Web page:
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The Danger Of Valuing Men's Careers Over Women's Lives | HuffPost
When men’s careers are valued over women’s lives, dangerous men are free to find even more people to prey on without consequence, as a recent long-form story on former USA Gymnastics doctor Larry Nassar from New York magazine’s The Cut so eloquently reveals.

One of Nassar’s first victims, Larissa Boyce, tried to sound the alarm about his behavior. She told her coach that Nassar was touching her inappropriately, under the guise of medical treatment. Her coach dismissed her concerns, telling her she just didn’t understand what he was doing. If she went forward with her allegations, she said, it would have serious consequences.

Not just for her but for Nassar.

The insinuation was obvious: Did she really want to be the one who derailed his career? Boyce, only 16 years old, let it go. Now more than 20 years later, nearly 500 women have come forward with similar stories.

It is chilling to imagine what might have happened if Boyce had been taken seriously back then, her teenage complaint deemed as important as Nassar’s reputation.
sexism  misogyny  sexual_assault  consequences 
20 days ago by Quercki
6 Mistakes We Make Raising Sons - Kids Books To Prevent Sexual Assault - Books For Littles
Parents of sons, we need to talk

Look around at all those little girls in your son’s school playground. Those girls whose names you know, who go to school with your boys. The fierce ones, the shy ones, the messy ones, and that one with her shoes on the wrong feet.
Every single one of those girls will be sexually assaulted or harassed before she’s 20.

Every. Single. One.

RAINN’s 1 in 6 women experiencing ‘rape or attempted rape’ statistic doesn’t count unreported assaults. Nor does it count slaps on the ass while waitressing. It doesn’t include being followed home on a dark night. It doesn’t include the lovers and friends shaming them into sex they don’t want. It doesn’t include rape threats for being a female gamer/writer/zookeeper/anything.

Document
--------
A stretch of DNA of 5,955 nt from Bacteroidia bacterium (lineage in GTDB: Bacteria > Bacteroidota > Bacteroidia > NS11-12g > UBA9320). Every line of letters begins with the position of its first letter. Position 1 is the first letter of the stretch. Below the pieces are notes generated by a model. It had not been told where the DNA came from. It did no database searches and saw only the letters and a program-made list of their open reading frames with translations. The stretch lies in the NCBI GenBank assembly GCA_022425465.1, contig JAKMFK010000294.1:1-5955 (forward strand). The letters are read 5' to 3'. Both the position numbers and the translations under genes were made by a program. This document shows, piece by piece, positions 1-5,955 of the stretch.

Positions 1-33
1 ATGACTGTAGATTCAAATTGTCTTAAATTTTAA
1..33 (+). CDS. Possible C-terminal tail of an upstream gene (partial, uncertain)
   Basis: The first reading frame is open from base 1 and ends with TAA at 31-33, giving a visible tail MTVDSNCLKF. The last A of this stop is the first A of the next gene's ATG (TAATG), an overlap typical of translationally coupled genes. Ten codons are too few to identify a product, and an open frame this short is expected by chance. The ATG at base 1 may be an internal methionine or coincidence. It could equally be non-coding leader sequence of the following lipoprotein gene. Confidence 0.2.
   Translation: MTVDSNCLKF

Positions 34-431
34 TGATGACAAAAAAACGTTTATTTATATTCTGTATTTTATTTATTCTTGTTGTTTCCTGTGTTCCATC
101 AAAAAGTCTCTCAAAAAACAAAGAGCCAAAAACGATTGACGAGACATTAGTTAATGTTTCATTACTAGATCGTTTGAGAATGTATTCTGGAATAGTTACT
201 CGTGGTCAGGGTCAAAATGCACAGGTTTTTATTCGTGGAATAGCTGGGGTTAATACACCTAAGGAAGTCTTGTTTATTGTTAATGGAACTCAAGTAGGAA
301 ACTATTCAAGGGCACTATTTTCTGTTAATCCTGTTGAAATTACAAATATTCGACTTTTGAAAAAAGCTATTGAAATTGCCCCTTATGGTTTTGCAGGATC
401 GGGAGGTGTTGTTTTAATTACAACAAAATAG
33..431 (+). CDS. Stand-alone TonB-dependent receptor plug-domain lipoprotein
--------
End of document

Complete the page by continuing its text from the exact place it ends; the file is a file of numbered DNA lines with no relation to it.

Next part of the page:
This doesn’t count the 1 in 33 men and boys who report sexual assault, and the many more who don’t feel safe enough to do so.

This is our normal. This is the rape culture we perpetuate when we let toxic masculinity become someone else’s problem.

This is our responsibility to change. Learn to identify the mistakes we make as parents – and how to change what we expect from our boys.
children  books  solution  toxic  masculinity  sexual_assault  todo 
6 weeks ago by Quercki
Christine Blasey Ford, Brett Kavanaugh forcing sexual assault reckoning
Kirsten Powers, Opinion columnist Published 4:00 a.m. ET Oct. 2, 2018
sexual_assault  '80s  women 
9 weeks ago by jerryking
No prison time for ex-Houston doctor who raped heavily sedated patient
A former Texas doctor who raped a heavily sedated patient won't serve prison time after he was found guilty of the crime Thursday.

Shafeeq Sheikh, a former Baylor College of Medicine physician, was sentenced to 10 years' probation Friday, and he must now register as a sex offender.

Jurors recommended the sentencing, which visiting Senior District Judge Terry L. Flenniken was required to follow by law, according to the Houston Chronicle.

In 2013, a woman, identified in local media as Laura, checked into Ben Taub Hospital in Houston. She was being treated for shortness of breath and wheezing; she was kept overnight and sedated.

Police said Dr. Shafeeq Sheikh went into her room several times through the night and sexually assaulted her.
sexual_assault  news  rape 
10 weeks ago by Quercki
Tarana Burke Reflects on #MeToo’s Resurgence One Year Later – Variety
All of the shouting and headlines about who #MeToo is going to take down next creates a kind of careless perception that invalidates the experiences of survivors who risk everything coming forward, whether it’s telling their stories, sharing a hashtag or being transparent and vulnerable about some of the worst things that have happened in their lives.

The din of naysayers has, in many regards, severely overshadowed the beauty of what has happened this year. It has been a year of great liberation and empowerment. Every day I meet people who have moved from victim to survivor by simply adding their own “Me too” to the chorus of voices. They have freed themselves from the burden that holding on to these traumas often creates and stepped into the power of release, the power of empathy and the power of truth. They have looked their demons in the face and lived to see another day, and they have become the empirical proof that we can win the fight to end sexual violence.

Moving into 2019, some concrete things must happen in order to build on the momentum we have gained in the last year, starting with changing how we talk about the #MeToo movement. This is a survivors’ movement created for and by those of us who have endured sexual violence. The goal is to provide a mechanism to support survivors and move people to action. Any other characterization severely handicaps our ability to move the work forward.
#MeToo  sexual_assault 
10 weeks ago by Quercki

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